I presume that it’s because I’m a marriage therapist and a writer that I was asked by a family member to pen a humorous tribute to a couple (whom I’ve never met) on the occasion of their 50th wedding anniversary. This is probably not what my step-sister had in mind and I wish I could be there to see the elderly couple’s faces when this piece is read aloud to them.
In 1968 when Steve and Betty married, the #1 song in America was Hey Jude by the Beatles. Other songs popular during that year were Born to Be Wild and Little Green Apples. That those two polar opposite tunes shared time on Top 40 radio in the same month is like trying to imagine Ozzy Osbourne sharing an apartment with Mr. Rogers.
1968 was year of experimenting with drugs so it’s not surprising that a number of hit tune titles were clearly drug inspired such as Stoned Soul Picnic, Grazing in the Grass, and Magic Carpet Ride. Being high in the late ’60s was so common that when Betty’s grandmother received the news that
Betty and Steve were engaged, she said, “What?? Is that girl on drugs??!!”
Most of the top songs in 1968 were about love such as The Look of Love; Hello, I Love You; Love Child; This Guy’s in Love With You; and La-La Means I Love You … which gives a whole new meaning to the Christmas lyrics “Fa-la-la-la-la, La-la-la la.”
Steve and Betty included a popular 1968 song in their wedding, Yummy, Yummy, Yummy by Ohio Express. The song featured profoundly deep and moving lyrics such as “Yummy, yummy, yummy, I’ve got love in my tummy,” which was appropriately followed in the wedding by the Mason Williams
instrumental Classical Gas.
Speaking of gas, in 1968 when Steve and Betty drove away from the wedding for their honeymoon, gas was only 34 cents a gallon. A gallon of milk was surprisingly high at $1.07, but Steve’s Aqua Velva cologne was a bargain at 56 cents a gallon.
Two popular movies in 1968 were Romeo & Juliet and The Odd Couple. I’ll let you decide which one best described Steve and Julie as newlyweds.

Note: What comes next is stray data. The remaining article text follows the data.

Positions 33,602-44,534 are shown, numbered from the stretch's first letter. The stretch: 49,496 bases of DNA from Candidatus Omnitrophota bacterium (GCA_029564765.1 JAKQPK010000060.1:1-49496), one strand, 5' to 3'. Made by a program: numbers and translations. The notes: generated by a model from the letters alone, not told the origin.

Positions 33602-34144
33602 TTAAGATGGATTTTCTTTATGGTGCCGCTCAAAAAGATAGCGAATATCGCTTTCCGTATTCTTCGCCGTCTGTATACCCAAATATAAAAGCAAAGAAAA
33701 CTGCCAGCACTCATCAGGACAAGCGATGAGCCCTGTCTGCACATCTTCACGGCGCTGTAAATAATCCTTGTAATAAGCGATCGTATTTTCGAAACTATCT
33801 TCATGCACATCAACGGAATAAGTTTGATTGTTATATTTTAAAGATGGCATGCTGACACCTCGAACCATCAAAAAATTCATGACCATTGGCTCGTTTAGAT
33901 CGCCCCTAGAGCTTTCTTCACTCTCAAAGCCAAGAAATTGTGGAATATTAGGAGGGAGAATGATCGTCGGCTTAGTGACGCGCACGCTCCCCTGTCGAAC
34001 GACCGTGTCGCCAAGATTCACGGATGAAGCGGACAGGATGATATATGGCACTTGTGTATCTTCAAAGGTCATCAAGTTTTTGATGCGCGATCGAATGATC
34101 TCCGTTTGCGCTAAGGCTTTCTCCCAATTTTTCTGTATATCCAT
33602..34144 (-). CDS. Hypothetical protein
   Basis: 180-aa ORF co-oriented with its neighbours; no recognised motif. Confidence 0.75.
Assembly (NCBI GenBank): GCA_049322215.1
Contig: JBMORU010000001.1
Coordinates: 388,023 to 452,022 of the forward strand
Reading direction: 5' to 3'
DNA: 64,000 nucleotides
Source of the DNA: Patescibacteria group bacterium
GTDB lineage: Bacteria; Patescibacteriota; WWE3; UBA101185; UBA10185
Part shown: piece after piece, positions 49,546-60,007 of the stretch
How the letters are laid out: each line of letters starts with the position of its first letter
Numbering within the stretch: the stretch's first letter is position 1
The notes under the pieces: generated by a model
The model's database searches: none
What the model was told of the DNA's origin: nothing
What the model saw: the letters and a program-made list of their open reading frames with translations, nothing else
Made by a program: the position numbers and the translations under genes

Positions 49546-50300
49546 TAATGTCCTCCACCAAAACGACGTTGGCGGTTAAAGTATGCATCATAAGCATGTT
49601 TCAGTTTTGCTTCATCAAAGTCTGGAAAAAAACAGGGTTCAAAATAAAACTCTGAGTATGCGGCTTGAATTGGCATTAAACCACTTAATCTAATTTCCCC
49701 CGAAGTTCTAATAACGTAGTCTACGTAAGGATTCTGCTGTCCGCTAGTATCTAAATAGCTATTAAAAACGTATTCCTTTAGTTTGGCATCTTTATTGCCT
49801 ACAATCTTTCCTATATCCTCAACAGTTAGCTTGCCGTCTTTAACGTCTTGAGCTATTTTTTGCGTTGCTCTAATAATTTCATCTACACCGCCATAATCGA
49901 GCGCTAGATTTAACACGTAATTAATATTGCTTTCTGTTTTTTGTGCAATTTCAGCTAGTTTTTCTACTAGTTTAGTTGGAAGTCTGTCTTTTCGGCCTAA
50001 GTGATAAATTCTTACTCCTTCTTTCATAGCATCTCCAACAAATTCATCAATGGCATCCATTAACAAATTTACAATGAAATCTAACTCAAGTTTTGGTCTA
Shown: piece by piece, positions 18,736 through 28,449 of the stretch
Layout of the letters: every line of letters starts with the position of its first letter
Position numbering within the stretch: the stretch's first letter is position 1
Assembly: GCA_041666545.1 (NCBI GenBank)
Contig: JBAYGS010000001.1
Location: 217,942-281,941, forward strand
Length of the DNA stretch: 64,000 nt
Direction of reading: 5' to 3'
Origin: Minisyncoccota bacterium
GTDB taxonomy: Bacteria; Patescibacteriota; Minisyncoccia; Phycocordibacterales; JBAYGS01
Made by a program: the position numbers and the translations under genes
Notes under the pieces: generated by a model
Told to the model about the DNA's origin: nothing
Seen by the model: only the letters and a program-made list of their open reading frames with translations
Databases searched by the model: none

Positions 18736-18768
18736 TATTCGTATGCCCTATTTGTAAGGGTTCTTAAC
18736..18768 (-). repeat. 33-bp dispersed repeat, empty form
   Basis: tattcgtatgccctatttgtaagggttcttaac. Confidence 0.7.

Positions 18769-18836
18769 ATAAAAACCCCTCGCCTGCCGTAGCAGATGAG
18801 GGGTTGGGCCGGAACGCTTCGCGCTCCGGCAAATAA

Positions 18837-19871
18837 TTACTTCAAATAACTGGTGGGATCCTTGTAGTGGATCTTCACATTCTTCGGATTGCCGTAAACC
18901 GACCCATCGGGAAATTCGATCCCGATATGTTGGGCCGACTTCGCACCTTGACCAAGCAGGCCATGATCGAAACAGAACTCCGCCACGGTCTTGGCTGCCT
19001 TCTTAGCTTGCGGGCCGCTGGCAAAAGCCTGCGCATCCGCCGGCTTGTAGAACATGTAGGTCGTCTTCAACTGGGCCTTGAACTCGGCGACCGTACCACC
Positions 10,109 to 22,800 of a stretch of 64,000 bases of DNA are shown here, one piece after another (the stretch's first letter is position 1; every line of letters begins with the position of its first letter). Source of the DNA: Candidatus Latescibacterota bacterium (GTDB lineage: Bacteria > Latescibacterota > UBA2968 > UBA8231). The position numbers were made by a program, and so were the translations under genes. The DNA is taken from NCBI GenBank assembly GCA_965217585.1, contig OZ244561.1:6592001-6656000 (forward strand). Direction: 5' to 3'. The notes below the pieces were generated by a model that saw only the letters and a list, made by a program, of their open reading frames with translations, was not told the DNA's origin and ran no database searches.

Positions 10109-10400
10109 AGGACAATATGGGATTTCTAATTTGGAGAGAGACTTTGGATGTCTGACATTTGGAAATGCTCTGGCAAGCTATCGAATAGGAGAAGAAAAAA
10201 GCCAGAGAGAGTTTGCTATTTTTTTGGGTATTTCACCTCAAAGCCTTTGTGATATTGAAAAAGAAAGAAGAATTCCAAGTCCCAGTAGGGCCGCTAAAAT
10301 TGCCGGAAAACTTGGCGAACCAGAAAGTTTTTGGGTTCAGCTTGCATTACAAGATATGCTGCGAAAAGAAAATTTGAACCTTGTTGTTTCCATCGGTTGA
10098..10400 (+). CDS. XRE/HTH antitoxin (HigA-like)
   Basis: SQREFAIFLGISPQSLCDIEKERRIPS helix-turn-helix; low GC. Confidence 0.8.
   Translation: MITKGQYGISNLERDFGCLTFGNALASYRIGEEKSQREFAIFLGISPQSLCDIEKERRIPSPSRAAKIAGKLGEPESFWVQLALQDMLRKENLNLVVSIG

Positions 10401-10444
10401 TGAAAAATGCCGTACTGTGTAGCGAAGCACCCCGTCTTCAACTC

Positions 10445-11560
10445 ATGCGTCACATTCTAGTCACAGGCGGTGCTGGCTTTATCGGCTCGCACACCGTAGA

One of the original zombie movies was produced in 1968: Night of the Living Dead — which Steve says described their wedding night.
In 1968 the Oakland Raiders lost to the Green Bay Packers in the Super Bowl; the Saint Louis Cardinals lost to the Detroit Tigers in the World Series; and Betty’s father lost a $50 bet that his daughter wouldn’t actually go through with the wedding.
1968 was a year of unrest and protests with civil rights marches and protests against the Vietnam War. Protesters often showed up at the most unlikely places, including weddings. In fact, during Steve and Betty’s ceremony, when the minister said, “If anyone here has a reason why these two should not be married, speak now or forever hold your peace,” Betty’s mother stood up and shouted, “Free the bride! Free the bride!”
There was also an awkward moment when the minister asked, “Who gives this woman to be married to this man?” and Betty’s father replied, “I feel like I’m about to place a priceless Stradivarius violin in the hands of an orangutan.”
But Steve eventually won over his in-laws… after he sold his first car at the dealership … after working there for 3 years. It’s true what they say: behind every successful man is a surprised mother-in-law.
Recently when asked to comment on the milestone of being married to Steve for 50 years, Betty paused and said, “Wow. 50 years. That 5 decades. But I swear it feels like it’s only been 5 minutes …underwater.”
That Steve and Betty are here celebrating their 50th wedding anniversary is a testimony to the resilience of love and commitment, a tribute to the power of grace and forgiveness, and a reminder to us all of the benefits of having short-term and long-term memory loss.
P.S. I just got word that the couple loved the “tribute”. Everyone thought it was hilarious, and my step-sister took complete credit for writing it.